Peoria ushers in 3 new deputy city managers

(Left to right) Kevin Burke had been Peoria’s chief financial officer prior to taking the deputy city manager job. Mike Faust had been serving as the director of the State of Arizona Department of Child Services prior to joining Peoria’s team. Travis Cutright comes to the city of Peoria from the city of Mesa, where he served as its chief innovation/innovation officer. (City of Peoria/Submitted)

Mike Faust had been serving as the director of the State of Arizona Department of Child Services prior to joining Peoria’s team. 

After a nationwide competitive recruitment process that resulted in more than 100 applicants, the city of Peoria recently hired three deputy city managers.

Travis Cutright, Mike Faust and Kevin Burke will join the city management office to drive Peoria's growth.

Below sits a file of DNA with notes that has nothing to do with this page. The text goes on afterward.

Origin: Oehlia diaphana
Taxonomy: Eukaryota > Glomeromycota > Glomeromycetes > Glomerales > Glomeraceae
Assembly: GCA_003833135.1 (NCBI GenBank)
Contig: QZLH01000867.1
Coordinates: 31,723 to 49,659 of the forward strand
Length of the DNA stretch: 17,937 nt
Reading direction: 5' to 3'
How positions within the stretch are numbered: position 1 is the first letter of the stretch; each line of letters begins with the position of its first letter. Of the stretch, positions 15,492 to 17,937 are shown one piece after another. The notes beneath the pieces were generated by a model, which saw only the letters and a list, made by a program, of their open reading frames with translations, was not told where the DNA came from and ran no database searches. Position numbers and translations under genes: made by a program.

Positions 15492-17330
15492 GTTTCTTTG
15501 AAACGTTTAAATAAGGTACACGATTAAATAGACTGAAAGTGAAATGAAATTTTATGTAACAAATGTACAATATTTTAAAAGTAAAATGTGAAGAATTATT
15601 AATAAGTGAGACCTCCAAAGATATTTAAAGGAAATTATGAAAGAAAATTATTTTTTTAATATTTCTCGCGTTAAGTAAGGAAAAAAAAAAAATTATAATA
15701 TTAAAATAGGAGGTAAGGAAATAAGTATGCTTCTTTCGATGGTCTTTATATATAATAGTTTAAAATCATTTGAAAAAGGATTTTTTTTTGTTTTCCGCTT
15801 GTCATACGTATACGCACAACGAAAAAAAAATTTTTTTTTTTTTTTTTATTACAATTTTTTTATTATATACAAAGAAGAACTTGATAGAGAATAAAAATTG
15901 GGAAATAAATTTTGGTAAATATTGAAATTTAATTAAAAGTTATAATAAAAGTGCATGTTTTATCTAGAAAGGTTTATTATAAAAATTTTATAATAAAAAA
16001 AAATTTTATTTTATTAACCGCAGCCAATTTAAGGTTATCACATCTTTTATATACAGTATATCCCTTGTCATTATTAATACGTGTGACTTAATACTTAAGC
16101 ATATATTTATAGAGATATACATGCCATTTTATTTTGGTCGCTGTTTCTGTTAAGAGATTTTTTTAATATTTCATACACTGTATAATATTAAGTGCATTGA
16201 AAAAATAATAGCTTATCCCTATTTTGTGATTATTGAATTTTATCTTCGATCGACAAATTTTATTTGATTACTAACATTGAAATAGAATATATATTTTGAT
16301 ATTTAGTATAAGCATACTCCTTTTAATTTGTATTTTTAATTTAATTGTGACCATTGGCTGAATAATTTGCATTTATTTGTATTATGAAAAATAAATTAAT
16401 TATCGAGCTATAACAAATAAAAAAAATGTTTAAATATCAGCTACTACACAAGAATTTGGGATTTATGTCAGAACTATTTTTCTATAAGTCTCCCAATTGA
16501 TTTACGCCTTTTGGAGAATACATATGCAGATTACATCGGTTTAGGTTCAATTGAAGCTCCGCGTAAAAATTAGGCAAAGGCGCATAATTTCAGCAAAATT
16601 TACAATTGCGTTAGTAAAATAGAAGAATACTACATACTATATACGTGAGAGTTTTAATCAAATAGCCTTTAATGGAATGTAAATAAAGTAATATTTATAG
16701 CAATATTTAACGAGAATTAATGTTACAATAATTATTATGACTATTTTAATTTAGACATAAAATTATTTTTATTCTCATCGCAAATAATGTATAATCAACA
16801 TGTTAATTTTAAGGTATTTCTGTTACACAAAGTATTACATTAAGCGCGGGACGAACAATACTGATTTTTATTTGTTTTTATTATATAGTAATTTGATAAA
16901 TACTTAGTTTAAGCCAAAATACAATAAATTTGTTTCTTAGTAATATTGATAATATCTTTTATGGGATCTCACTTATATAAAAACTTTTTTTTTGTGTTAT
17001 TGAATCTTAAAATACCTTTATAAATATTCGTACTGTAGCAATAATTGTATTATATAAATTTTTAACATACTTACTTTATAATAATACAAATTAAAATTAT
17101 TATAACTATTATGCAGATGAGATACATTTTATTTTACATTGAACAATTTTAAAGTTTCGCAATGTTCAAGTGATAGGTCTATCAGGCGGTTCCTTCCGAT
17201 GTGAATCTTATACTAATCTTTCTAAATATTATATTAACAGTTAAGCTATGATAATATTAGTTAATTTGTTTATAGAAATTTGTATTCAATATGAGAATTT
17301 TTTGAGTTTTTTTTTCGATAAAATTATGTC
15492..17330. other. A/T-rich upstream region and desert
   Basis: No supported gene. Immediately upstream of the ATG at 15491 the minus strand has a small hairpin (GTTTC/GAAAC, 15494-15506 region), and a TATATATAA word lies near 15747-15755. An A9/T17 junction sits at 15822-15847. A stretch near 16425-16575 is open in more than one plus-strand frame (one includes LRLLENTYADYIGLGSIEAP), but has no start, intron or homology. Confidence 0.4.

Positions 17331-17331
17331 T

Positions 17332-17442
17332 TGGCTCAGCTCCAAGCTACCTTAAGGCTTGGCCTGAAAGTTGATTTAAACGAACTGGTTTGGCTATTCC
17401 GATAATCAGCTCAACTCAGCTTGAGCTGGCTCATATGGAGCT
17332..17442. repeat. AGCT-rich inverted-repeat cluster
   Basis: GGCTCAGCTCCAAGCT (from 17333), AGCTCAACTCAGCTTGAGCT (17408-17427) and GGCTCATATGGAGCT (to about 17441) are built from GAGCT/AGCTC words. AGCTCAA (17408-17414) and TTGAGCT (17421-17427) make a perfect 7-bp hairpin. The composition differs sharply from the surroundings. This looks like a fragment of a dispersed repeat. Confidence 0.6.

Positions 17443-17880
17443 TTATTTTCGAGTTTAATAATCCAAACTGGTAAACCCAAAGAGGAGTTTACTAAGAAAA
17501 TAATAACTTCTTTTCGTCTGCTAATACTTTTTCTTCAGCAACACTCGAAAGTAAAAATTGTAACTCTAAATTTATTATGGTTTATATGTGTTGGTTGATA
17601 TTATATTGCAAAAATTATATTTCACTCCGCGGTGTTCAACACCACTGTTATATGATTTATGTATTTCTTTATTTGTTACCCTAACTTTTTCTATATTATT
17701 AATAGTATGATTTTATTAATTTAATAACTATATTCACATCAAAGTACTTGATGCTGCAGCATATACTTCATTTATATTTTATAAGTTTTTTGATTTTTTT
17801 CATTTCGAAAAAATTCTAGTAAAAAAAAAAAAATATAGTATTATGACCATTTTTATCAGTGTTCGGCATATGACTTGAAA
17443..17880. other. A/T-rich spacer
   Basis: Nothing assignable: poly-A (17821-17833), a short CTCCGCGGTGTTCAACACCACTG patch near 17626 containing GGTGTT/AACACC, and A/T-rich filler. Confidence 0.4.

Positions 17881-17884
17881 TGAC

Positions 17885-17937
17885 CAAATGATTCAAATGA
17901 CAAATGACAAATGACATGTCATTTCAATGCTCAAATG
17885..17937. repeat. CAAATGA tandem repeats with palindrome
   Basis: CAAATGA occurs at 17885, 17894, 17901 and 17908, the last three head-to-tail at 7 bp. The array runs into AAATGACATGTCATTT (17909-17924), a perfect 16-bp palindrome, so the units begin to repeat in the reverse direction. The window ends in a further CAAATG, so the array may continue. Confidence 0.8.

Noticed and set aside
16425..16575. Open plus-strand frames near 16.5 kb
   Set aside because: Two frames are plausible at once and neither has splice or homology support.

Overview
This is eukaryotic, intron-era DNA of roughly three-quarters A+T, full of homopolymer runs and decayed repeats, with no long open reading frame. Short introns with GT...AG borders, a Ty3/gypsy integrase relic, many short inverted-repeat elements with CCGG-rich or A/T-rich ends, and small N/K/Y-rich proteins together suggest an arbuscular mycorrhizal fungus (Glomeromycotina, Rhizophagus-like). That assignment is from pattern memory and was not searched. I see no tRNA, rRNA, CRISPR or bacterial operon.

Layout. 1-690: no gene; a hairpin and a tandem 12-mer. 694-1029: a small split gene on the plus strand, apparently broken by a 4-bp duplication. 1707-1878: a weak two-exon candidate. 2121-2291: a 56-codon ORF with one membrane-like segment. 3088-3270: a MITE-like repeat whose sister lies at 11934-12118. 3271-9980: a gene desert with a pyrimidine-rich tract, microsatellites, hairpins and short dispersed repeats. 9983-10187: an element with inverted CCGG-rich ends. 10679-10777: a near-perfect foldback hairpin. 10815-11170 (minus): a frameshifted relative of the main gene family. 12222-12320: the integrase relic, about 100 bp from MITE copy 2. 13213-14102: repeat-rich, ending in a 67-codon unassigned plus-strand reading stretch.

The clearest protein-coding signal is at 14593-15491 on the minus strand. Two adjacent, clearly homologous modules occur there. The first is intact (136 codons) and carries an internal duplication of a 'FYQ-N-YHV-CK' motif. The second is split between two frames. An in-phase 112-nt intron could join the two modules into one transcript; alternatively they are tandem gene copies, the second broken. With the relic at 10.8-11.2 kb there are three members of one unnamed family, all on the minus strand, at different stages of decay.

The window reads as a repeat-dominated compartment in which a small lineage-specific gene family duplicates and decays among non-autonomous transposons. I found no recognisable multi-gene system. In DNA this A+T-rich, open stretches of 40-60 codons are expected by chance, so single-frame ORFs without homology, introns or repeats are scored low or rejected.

“We were incredibly fortunate to have amazing candidates to choose from, and it was a difficult decision,” City Manager Henry Darwin said. “After conducting a thorough, competitive process, I am excited to bring top-tier talent to these city leadership positions.”

Cutright brings in over 15 years of city government experience. Most recently the chief innovation/information officer for the city of Mesa, Cutright is a Peoria High School graduate.

“I actually attended Peoria High School back in the day,” Cutright said. “My father graduated from Peoria High School, so there is some history here. My sister was born in Peoria, and so at this point in my career to be able to end up in the place that I have so much history and the community that I love and care for and be of service was just tremendous.”

Cutright began his career with the city of Glendale as its network services manager. After taking a brief hiatus from city leadership, he returned as the chief information officer for Cochise County and later held the same position with the city of Phoenix.

Upon hearing about the opening in Peoria, Cutright jumped at the opportunity to get involved with the city.